Friday, April 24, 2015

A History of Violence

Two perennial and obviously closely related questions in the biosocial sciences are whether human beings are violent by nature and whether our close relatives among the great apes are violent by nature.  It is obvious that human beings and chimpanzees display violent behavior in fact, both within groups (politics) and between groups (war).  For those inclined to believe that such violence is not the produce of evolution but instead a result of unnatural environmental factors (which is to say, factors that did not constitute substantial selection pressures during their evolution), there are a number of available arguments. 
One is that the last twelve thousand years have seen the rise of social conditions among human beings that are very different from those in which any primate ever lived before.  Large surpluses and the social stratification that was made possible by those surpluses gave human beings something to fight about.  That is the most plausible case for the thesis that violence is accidental rather than natural to our species.  It flies in the face of evidence that human beings were more violent in hunter-gatherer societies that approximate the environment of evolutionary adaptation. 
A second argument is that human beings are largely responsible for chimpanzee violence.  Humans have put enormous stress on chimpanzees (by restricting their foraging ranges, etc.) and this, not their nature, is to blame.  For a third argument, one may look to our other cousins, the bonobos.  These animals do not fight wars, organize hunts, or display much interpersonal violence in their groups. 
To make the bonobo argument plausible, one would have to explain why the same artificial pressures that make chimpanzees violent have not had the same effect on bonobos.  If it has, I have not seen it reported.  The absence of violence among bonobos is thought to result from the power of female coalitions.  These coalitions are built upon networks of sexual partnerships among the females and function to protect the sons of the coalition partners.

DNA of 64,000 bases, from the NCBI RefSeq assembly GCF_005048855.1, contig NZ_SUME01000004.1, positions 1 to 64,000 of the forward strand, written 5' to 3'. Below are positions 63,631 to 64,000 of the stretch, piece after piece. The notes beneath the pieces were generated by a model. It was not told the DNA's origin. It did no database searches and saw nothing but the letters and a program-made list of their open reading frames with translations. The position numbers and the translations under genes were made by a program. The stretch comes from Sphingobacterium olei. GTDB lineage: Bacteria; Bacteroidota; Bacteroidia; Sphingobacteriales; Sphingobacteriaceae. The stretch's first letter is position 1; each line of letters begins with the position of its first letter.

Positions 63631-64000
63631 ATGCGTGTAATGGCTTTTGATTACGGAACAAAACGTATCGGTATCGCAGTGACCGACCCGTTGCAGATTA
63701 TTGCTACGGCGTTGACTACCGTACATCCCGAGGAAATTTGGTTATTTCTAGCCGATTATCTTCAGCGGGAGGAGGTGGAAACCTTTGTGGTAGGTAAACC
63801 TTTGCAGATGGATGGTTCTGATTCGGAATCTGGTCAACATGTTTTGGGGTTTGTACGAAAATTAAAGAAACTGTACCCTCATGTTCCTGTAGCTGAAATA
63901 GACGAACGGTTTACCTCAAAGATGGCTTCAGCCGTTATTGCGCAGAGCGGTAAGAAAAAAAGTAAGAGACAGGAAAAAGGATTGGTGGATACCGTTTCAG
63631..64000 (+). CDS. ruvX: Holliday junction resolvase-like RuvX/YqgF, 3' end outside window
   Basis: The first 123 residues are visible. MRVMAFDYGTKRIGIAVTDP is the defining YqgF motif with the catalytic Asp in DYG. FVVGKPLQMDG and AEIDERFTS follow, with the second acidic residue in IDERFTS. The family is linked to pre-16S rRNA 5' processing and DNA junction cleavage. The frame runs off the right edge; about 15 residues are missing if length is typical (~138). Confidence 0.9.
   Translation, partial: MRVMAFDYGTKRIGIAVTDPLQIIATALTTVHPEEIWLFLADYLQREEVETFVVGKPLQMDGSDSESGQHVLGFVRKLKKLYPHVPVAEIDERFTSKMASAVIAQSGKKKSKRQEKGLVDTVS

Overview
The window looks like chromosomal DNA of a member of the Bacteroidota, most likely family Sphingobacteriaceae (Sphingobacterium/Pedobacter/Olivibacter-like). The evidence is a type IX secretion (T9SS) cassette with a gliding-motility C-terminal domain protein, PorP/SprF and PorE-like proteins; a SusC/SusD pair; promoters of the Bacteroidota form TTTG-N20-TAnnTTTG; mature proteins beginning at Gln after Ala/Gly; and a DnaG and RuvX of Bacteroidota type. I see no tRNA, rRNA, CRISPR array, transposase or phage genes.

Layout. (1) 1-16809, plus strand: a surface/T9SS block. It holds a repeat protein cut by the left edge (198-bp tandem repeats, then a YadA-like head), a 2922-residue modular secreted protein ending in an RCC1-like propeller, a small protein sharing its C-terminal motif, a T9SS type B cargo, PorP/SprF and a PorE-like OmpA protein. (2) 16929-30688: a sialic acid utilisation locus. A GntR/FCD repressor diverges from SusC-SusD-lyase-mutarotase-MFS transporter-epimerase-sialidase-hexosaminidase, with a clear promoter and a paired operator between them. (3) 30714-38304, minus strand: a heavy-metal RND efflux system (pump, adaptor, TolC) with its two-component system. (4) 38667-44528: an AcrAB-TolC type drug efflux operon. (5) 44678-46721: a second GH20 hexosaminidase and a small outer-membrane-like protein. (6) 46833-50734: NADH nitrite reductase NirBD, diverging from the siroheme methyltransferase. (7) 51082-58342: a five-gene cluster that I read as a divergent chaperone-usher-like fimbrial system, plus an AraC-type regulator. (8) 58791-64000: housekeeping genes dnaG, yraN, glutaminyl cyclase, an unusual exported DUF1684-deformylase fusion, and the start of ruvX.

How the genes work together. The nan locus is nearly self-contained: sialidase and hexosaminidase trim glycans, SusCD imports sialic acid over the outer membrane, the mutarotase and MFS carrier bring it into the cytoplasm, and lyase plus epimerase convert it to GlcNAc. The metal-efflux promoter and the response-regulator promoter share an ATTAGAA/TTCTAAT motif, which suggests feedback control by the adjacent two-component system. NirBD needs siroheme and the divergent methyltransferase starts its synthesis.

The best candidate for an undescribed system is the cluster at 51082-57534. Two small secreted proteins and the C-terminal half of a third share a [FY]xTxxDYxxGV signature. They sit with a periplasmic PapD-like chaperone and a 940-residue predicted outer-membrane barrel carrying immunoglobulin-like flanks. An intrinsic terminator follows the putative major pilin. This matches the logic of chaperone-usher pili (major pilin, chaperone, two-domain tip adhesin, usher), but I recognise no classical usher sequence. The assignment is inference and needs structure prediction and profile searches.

The problem with using bonobos to argue that the three species are not inherently violent is that is raises the question of what the female coalitions arose to do in the first place.  Mothers collective protect their sons, which they would not have to do if their sons did not need protection.  That this has been going on for long enough to modify the bonobo’s evolution is evident from the fact that bonobo males are considerably smaller and less robust than chimpanzee males. 
Competition for status among males is less intense and largely nonviolent but it is not absent.  Males who have living mothers are apparently advantaged in status competition over motherless males.  Motherless males are also subject to much more aggression by other males, especially when they are young.  It appears that bonobos are the exception that proves the rule.  Their tendencies to interpersonal violence are not absent, they are merely suppressed by a special feature of pan paniscus evolution. 
As for chimpanzees, a study published in Nature does short work with the excuses for violence in this species.  From a summary in The Washington Post:
The paper, which analyzed data from 426 combined years of observation and 18 separate chimp sites, argues chimps are not driven to violence by their contacts with humans, which some scientists have previously contended. Chimps, rather, are natural born killers.
“Variation in killing rates was unrelated to measures of human impacts,” said the paper, which was researched by an international team of 30 scientists. “… The adaptive strategies hypothesis views killing as an evolved tactic by which killers tend to increase their fitness through increased access to territory, food, mates and other benefits.”